Weather forecasters are calling for a quickly moving snowstorm to roll through the Aspen and Snowmass Village area and surrounding mountains by Thursday morning, which could develop into a solid powder day.
The snow is expected to continue on and off Wednesday afternoon and get heavier into the evening, with anywhere between 6 to 12 inches falling overnight, according to area meteorologists.
Wednesday morning, The National Weather Service in Grand Junction issued a winter weather advisory that will remain in effect until 9 a.m. Thursday.
“Snow expected with showers increasing throughout the day. Total snow accumulations of 6 to 12 inches with locally higher amounts,” according to the winter weather advisory issued Wednesday morning. “Lesser amounts below 8,000 feet. Higher elevations can expect winds gusting as high as 50 mph.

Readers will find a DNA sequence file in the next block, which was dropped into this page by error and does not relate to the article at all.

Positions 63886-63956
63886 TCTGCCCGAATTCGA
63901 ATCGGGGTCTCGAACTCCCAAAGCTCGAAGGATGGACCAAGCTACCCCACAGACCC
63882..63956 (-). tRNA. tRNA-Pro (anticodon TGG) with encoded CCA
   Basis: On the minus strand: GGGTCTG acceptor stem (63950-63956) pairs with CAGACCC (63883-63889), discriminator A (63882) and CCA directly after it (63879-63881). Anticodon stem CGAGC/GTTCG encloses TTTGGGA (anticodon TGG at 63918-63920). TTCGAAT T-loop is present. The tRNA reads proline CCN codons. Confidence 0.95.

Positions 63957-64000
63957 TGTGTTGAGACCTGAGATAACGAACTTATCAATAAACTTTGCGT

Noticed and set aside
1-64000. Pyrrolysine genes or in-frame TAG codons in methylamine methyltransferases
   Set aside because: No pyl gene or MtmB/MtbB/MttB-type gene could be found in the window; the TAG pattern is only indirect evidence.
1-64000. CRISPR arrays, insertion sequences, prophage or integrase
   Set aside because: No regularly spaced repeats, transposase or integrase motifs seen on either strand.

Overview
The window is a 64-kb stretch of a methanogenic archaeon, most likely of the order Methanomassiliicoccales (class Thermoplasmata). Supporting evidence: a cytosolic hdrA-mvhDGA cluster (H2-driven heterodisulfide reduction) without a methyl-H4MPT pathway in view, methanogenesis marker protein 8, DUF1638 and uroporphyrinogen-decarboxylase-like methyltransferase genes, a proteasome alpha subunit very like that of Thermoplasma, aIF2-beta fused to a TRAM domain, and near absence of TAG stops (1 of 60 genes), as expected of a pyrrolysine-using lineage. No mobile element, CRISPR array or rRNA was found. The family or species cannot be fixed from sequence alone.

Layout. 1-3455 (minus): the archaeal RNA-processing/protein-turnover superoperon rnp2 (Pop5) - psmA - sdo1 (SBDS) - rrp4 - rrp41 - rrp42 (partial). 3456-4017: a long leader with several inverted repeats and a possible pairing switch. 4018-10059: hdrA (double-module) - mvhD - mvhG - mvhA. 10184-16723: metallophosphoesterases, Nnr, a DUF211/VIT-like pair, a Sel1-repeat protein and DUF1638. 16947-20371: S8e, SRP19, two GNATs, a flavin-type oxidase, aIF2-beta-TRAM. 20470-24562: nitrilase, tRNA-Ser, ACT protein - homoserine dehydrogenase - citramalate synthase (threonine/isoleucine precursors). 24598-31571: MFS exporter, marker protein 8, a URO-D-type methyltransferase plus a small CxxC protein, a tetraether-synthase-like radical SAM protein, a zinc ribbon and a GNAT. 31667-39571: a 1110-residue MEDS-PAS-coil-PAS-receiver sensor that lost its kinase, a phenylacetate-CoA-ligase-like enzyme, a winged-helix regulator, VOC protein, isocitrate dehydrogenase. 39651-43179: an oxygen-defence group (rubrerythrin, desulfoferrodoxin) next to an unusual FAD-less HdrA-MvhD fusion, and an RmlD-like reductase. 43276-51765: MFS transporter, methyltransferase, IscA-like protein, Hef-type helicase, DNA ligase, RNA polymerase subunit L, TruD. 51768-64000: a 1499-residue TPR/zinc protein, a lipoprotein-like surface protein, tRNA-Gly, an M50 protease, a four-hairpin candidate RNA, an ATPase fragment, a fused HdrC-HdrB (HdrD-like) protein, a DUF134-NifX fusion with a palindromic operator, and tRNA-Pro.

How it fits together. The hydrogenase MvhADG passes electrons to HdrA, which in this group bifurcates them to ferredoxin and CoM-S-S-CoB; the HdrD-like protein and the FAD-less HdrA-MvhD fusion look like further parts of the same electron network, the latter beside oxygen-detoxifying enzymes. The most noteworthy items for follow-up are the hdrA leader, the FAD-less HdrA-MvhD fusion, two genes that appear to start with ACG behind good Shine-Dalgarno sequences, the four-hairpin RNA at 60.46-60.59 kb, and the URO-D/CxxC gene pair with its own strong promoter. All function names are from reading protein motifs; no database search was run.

“The primary concern from this system is the potential for banded snowfall and even snow squalls later this afternoon and evening.“
Included in the advisory are the Elk and West Elk mountains, Aspen, Snowmass, Marble, Vail and Crested Butte.
Also Wednesday morning, the Colorado Avalanche Information Center issued an avalanche warning that will remain in effect through Friday for CAIC Aspen and Gunnison zones, including the Elk, West Elk, Basalt, Hardscrabble, Red Table and Ruby Range mountains.
“It will be very easy to trigger avalanches large enough to bury and kill a person by late Wednesday afternoon,” the warning stated.
The CAIC warning adds that avalanches are inevitable in this period, and that human activity will only exacerbate the situation.
“Avalanches will run naturally. You can trigger large, dangerous avalanches from the bottom of slopes or from a distance. If you trigger an avalanche, it will be large and very dangerous,” the CAIC warns.
Snow around the Aspen area could continue throughout the weekend with scattered showers of lesser accumulation.
“Another fast moving system will clip the northern Colorado mountains Friday and Friday night bringing additional snowfall to the Elkhead, Park, Flat Tops and central Colorado mountains,” according to the NWS outlook.
This content was originally published here.